…the line between mechanical fluidity and technology required by modern bikes
When I think of motor cycle, those two words, it’s really an engine and a wheel. Some of the prettiest motorcycles in the world are dirt-track bikes, which are just an engine and a set of wheels. Function has to lead, but what’s neat about Harley-Davidson is the engineers work hand-in-hand with my team so we can come up with the best combination that’s both visually acceptable and meets all the criteria for function. So, there are certain necessary things that will be designed into the motorcycle. The ABS pickup in the center of the front hub is a good example. It was minimized to not detract from the beauty of the wheel.
…the role liquid cooling will play in Harley-Davidson’s future
I’m not at liberty to tell you about new models—I’d lose my job!—but there are certain advantages to a liquid-cooled engine. We’re well aware of that. But there’s a certain visual about a Harley-Davidson that’s recognized and really loved and embraced by a lot of people. We want to maintain that look. The V-Rod doesn’t need fins. That engine could look like a water pump. But, no! It’s a beautiful engine, right? If you’re going to transition, it should be something that still visually connects; you can’t go from round to square. A radiator is a very difficult thing to design around, but we faired it in on that V-Rod, so it’s a fairly nice shape. As designers, we can probably handle either direction, but we just need to be very cautious.
It’s classic Harley-Davidson. It goes back to 1957. And it’s a price point. We’ve reinvented it many times. I’m very proud of our department and its ability to take that basic motorcycle and…well, line ’em up: If you look at the brochure and see what we’ve done over the last six, seven years, it’s working really well for us. Some of them have that raw, blacked-out, garage-built look. The Seventy-Two goes back to the Sixties and Seventies look. It’s all timing and how you arrange those parts.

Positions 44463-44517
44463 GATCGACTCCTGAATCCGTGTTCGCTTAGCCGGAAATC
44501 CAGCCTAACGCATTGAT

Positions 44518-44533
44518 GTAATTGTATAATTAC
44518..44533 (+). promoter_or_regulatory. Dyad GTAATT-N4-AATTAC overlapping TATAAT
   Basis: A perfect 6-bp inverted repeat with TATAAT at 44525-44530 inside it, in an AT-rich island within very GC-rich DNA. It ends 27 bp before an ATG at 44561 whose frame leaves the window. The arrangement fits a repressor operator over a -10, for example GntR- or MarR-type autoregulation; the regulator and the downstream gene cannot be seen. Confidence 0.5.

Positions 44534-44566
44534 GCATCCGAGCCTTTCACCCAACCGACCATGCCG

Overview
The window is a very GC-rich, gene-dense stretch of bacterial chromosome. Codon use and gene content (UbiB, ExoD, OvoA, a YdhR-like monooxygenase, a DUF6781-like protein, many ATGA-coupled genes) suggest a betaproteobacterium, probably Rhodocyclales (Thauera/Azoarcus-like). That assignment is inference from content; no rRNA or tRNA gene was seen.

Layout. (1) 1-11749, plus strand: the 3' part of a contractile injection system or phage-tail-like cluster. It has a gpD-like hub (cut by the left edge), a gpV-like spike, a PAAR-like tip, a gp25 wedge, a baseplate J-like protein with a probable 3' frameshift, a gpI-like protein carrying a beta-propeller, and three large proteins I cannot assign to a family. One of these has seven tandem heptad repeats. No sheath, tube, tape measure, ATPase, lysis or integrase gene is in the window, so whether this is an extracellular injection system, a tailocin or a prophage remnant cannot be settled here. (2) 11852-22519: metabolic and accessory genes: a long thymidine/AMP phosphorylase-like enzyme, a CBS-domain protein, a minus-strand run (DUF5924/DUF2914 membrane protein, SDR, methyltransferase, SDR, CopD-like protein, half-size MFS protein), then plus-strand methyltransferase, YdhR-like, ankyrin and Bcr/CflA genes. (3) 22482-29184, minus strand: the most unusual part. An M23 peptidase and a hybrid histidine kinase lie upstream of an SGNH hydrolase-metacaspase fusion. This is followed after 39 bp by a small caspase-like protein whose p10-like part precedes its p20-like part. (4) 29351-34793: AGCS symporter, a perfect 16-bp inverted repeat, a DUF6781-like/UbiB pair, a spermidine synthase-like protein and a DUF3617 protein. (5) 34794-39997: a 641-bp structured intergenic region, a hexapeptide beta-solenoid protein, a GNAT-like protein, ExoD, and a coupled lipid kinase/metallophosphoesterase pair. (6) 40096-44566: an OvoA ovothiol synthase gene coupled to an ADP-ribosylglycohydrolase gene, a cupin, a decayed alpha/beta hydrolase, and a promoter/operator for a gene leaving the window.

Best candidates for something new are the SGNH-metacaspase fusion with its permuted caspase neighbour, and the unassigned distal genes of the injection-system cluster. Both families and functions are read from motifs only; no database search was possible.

…Harley-Davidson and younger riders
Are you familiar with rat rods? There’s something magical about that back-to-basics look. You can cut up something, weld it if you’re handy and use a rattle can to spray it. That’s been embraced by skateboarders and X Games people. It’s a culture and a look, and it also has some price advantages. The flat-paint bikes, as well as our new “big flake” look, are all intended to keep the fashion alive and appeal as an art form. It’s a functional piece—that’s got to be number one—but it still can be an interesting art form.
A lot of people ask me if we will redo a Knucklehead or something. But you have to remember that those early Knuckles and Pans didn’t have the finesse we’re used to. I’ve got a collection of early bikes, and I love them, but we can’t replicate them because they don’t meet requirements that weren’t in place in those early years. I think we need to keep reinventing our bikes. They’ve got to have all the right requirements and still have the magic, the wow.
…the V-Rod and deliberately veering away from tradition
The V-Rod is a great motorcycle. Man, that engine is really cool. We can’t make enough of those for Latin America. We’ve found that the V-Rod buyer is not a traditional Harley rider. So, it’s very valuable to us because, to be a viable company, you have to bring in new customers. Volume and profit is how you stay in business, so we have to continually invent areas to go into and still maintain that bread and butter—air-cooled bikes are a major part of our volume. So, we’re trying different things…carefully.
On March 16, Willie G. Davidson announced his retirement from Harley-Davidson after nearly five decades as head of styling. Davidson, 78, says he will remain involved with The Motor Company as a brand ambassador. VP and Director of Styling Ray Drea will continue to lead the design team.